- Written by Nathan Drake
The beginning of the revolution is upon us! Grab your torches and pitchforks, we’re in it for the long haul! On November 16th 2011, Adweek reported that near field communication might finally be here. It seems there was something of a test run for NFC done in Manhattan in October and it created such a buzz that it was reported upon a month later. I don’t know… maybe they were waiting on the numbers or something… but really? A month?
Anyway, Google and American Eagle Outfitters got together for a little mutually beneficial promotion, with every visitor to the store on a certain day being handed 10 dollars… on a phone. The goal of the promotion was to increase awareness of Google Wallet, an app that so far is only available on the Sprint Nexus S 4G, and which allows users to pay for their purchase through their phone, eliminating the need, theoretically to carry your credit cards with you. Of course… questions of what happens if your phone breaks and the like were not answered. Who wants to damage the buzz?
Here’s the thing about this promotion… it changed nothing. Sure, people who are willing to spend 10 bucks at American Eagle (what did they buy? A single sock?) now know that there is an app for a phone out there that makes it possible to buy a product if you have that phone and the store has a reader that can interact with that phone, but as of yet the chances of those two things happening during a shopping experience is still largely hypothetical. As the article says, it’s still tough to find a company that is using NFC in very significant ways, and so I think the main issue with this promotion is that was premature. It would have been better suited for a technology expo, like the one at which I got my first underwhelming glimpse of the technology.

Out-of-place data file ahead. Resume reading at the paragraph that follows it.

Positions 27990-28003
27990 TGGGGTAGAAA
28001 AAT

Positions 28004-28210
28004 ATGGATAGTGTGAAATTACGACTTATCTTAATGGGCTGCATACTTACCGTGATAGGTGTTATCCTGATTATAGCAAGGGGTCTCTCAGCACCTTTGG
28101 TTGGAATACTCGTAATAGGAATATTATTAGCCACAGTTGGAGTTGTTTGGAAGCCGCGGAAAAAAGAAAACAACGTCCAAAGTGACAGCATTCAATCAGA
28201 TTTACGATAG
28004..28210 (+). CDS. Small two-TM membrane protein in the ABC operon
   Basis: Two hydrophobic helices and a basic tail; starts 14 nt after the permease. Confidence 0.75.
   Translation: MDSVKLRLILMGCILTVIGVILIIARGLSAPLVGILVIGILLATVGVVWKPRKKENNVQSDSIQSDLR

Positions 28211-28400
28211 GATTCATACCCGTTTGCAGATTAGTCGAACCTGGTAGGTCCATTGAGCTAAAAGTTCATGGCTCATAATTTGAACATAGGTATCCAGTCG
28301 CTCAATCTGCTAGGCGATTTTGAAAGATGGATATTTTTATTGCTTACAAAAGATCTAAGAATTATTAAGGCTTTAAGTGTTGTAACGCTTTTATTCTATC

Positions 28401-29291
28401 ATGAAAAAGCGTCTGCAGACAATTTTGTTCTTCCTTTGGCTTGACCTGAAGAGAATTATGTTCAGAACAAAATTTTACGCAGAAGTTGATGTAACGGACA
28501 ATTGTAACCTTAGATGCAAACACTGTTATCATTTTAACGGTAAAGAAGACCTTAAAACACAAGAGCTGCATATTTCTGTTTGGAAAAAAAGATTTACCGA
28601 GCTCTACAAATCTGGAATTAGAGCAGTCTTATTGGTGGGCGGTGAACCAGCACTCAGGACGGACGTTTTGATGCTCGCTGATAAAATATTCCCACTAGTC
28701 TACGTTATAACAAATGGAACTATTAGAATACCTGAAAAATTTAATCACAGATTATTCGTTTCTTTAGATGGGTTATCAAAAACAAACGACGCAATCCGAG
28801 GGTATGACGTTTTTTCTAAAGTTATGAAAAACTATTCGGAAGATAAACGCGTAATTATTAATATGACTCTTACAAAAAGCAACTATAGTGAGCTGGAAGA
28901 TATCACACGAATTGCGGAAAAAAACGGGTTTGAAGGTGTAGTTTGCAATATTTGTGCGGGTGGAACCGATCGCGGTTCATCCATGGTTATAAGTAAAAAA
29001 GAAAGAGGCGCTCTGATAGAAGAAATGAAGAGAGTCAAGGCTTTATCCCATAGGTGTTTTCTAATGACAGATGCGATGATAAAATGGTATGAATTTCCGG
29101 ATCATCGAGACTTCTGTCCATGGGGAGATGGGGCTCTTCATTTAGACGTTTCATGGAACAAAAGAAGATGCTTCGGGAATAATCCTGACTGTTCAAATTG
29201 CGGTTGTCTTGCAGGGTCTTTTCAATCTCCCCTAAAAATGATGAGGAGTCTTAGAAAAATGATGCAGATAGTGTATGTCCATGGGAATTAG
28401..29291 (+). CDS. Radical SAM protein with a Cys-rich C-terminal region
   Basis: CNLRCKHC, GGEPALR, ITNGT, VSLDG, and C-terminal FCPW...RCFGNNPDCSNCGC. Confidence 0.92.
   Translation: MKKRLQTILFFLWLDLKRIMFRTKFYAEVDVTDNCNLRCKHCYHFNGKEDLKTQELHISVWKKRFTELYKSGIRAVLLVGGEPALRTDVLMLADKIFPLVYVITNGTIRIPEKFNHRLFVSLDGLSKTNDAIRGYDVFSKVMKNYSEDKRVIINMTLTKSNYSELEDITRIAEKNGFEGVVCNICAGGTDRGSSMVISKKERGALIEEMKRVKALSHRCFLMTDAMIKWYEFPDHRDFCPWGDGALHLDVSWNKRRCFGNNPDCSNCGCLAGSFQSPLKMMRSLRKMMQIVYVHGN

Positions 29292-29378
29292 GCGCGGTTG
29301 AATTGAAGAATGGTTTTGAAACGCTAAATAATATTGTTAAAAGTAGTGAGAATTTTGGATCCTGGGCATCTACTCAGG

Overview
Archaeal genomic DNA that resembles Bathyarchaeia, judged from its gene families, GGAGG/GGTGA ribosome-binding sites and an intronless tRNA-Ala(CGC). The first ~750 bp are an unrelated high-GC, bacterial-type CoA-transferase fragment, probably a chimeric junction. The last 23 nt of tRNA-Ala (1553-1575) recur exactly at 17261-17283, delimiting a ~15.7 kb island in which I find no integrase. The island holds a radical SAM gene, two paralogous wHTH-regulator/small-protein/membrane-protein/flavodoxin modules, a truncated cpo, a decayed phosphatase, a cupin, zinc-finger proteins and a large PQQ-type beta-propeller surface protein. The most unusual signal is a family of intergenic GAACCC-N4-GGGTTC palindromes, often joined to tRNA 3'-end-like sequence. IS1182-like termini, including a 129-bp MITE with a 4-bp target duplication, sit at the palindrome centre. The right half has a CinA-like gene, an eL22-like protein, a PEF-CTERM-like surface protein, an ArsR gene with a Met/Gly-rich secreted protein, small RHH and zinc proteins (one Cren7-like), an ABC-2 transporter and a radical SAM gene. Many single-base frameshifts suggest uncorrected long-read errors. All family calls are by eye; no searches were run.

The thing they did get right, though, is the place at which to throw this shindig. The first people bound to see this technology when it takes off (and let me be clear, I do think it will take off… in a few years) will be the people in rich districts of cities. The technology is expensive to implement at the moment, and so the investments will be made at the places most likely to present a good ROI at the end of the quarter. Places in Manhattan, Chicago, and San Francisco are bound to see NFC before the other 99 percent of Americans, which is the way it has been and the way it always will be… no problem there. My only problem is that I have tasked myself with providing information about how NFC, with apps like Google Wallet and the like are going to affect you in the future. Google seems to want to pretend NFC will affect you tomorrow.
Maybe I’m wrong. Maybe tomorrow you will be checking out at the grocery store and you will presented with the option to wave your phone in front of a magic machine and you will pay that way. Maybe… but I doubt it.